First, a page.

Best Beach Seine in the Area

Best Beach Seine in the Area

If you opt to take part in Keith Ludeman’s Beach Seine Program, be prepared to pull your weight. Ludeman, a long-time employee of Camp Casey, has put to work everyone from senior citizens to preschool students and Girl Scouts in his quest to find and share fascinating sea life from the shores off of Camp Case Conference Center.

The Beach Seine is a large U-shaped net that is deployed into the Sound off the shore. The net sits vertically in the water, with weights on the bottom and floats on top. Ropes allow people on the shore to pull the net through the water and capture sea life. Seines have been used by many cultures throughout history, including Native Americans fishing on the Columbia River.

“We take it out with a boat, go out about 150 feet. We start laying the net out, which is about 150 feet, then we come back in,” Ludeman said. “We have two ropes on the end of the nets and we divide the students into two groups and put them on the end of the ropes. We tell them it’s not a tug of war; we have them pull the ropes at the same time. Then I tell the students to line up in the row behind the receptacles where we are going to put the animals. We take them out, show them to the kids and talk about the animals,” he explained.

Many of the animals collected in the Beach Seine are transported to the Sea Lab at Camp Casey. Others are set free back into the Sound.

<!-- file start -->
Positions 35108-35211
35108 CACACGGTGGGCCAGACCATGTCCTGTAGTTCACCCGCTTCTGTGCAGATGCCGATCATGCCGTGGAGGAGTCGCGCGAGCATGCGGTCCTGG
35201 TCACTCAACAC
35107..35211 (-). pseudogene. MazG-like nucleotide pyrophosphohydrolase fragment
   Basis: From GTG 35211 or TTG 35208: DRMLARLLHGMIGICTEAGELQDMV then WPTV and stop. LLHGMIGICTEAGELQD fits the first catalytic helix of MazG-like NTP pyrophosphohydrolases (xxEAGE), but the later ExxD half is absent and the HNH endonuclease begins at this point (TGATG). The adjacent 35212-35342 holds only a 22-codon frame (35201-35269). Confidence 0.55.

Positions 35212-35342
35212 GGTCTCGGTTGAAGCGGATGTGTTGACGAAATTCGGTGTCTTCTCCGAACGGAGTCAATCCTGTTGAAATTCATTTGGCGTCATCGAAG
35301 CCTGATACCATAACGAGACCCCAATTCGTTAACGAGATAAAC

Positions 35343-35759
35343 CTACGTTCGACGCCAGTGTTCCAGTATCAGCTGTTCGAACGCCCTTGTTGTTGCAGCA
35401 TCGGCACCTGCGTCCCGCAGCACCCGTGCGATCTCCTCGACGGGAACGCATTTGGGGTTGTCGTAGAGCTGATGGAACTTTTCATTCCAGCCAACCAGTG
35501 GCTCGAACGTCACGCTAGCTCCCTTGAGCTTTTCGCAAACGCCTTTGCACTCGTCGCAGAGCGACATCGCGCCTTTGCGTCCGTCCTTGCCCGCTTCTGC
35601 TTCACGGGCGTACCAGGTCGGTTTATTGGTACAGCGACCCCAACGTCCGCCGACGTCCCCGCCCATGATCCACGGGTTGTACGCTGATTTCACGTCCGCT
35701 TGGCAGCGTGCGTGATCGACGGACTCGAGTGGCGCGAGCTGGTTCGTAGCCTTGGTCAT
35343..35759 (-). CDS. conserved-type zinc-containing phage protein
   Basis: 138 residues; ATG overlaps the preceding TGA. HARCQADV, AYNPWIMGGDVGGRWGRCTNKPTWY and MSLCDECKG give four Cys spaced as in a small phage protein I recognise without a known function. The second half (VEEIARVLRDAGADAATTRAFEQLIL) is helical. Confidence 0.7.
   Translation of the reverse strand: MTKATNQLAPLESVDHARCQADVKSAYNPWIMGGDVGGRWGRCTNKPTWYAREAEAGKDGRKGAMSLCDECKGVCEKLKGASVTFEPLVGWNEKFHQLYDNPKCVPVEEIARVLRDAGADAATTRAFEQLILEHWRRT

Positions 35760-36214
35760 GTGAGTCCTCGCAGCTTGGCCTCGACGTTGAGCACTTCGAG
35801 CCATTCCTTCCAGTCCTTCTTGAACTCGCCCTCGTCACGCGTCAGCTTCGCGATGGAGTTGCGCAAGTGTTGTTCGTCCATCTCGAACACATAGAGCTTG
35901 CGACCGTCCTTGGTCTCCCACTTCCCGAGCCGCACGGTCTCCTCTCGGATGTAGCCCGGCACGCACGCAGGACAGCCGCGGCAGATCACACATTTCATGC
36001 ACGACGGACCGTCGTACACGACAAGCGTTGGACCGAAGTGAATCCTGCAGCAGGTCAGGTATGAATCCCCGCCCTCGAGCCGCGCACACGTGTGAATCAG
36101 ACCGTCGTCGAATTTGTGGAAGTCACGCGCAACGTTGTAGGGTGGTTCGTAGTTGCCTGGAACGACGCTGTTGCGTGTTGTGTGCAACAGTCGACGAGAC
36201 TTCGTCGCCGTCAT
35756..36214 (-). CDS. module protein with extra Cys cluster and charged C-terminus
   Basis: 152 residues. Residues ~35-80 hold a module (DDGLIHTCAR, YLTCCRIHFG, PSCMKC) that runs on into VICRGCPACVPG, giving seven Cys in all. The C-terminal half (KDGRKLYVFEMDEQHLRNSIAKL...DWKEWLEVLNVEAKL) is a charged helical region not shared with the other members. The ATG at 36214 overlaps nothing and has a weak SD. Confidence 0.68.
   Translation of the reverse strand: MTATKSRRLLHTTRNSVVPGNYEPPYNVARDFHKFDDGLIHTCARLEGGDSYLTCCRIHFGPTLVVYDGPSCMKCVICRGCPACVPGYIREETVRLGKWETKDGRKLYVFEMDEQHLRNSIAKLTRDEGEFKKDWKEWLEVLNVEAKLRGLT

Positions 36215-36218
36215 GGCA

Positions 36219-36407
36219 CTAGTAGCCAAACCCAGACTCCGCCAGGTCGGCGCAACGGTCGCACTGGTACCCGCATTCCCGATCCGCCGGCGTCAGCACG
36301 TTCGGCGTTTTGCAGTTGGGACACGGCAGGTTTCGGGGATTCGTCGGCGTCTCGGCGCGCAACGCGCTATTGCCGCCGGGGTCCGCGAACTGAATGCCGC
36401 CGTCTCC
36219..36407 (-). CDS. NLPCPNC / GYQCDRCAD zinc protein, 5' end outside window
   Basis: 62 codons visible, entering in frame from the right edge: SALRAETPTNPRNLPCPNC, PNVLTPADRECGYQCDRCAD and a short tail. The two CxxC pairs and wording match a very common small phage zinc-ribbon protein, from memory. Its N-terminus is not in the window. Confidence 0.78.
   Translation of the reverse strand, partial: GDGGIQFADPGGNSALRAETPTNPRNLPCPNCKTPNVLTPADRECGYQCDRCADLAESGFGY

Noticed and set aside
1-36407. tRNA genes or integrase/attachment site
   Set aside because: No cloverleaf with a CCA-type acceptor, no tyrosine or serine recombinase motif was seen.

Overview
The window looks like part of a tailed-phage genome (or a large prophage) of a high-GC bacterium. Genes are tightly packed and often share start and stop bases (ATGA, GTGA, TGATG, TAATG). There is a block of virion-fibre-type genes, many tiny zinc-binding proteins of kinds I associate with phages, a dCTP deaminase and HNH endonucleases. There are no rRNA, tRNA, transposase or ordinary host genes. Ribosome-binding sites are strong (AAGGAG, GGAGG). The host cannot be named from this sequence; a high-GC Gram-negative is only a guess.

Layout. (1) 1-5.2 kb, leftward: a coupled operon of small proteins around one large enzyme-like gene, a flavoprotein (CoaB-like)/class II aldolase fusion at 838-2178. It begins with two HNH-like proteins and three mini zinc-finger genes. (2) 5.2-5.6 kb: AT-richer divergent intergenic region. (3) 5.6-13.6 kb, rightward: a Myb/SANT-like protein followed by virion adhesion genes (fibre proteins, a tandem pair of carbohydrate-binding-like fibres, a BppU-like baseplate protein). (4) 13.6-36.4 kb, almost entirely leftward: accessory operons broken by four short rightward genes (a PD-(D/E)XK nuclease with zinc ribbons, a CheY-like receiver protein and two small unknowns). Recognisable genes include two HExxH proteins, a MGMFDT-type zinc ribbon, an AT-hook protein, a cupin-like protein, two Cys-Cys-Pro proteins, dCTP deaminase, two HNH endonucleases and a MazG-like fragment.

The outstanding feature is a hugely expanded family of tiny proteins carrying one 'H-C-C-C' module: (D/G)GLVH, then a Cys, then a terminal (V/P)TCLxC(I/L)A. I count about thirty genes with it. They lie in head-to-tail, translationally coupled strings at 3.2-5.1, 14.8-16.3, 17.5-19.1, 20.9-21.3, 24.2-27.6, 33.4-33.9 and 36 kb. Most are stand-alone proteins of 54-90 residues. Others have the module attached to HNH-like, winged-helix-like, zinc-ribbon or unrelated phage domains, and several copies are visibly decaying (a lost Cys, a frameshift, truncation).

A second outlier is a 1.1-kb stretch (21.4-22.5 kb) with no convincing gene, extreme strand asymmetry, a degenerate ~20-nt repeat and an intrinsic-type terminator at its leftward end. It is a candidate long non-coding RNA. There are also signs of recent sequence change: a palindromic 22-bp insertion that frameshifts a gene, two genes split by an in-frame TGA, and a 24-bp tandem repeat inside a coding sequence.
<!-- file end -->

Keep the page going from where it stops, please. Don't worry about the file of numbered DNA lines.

The Beach Seine program is only available when certain conditions exist in the Sound. “We have to do it at low tide and we can’t do it at too low of tide, because some tides are so low that I can’t even get the boat in the water,” Ludeman explained.

Ludeman’s interest in marine biology is evidently a lifelong passion. “My mom said she was afraid to walk into my bedroom because she didn’t know what she was going to find,” he said. His childhood curiosity followed him through 23 years in the Navy where he continued studying marine life, biology and zoology.

“I’ve taken courses from local colleges while in the Navy. When I got here to Whidbey Island in 1962 I started walking the beaches and collecting dead animals that I found and studying them,” he said.

Ludeman has worked for Camp Casey since 1983, providing opportunities for campers to experience marine life and learn about the Puget Sound environment. He built the Camp Casey Sea Lab and also provides an educational Forest and Meadow walk for guests at the Conference Center.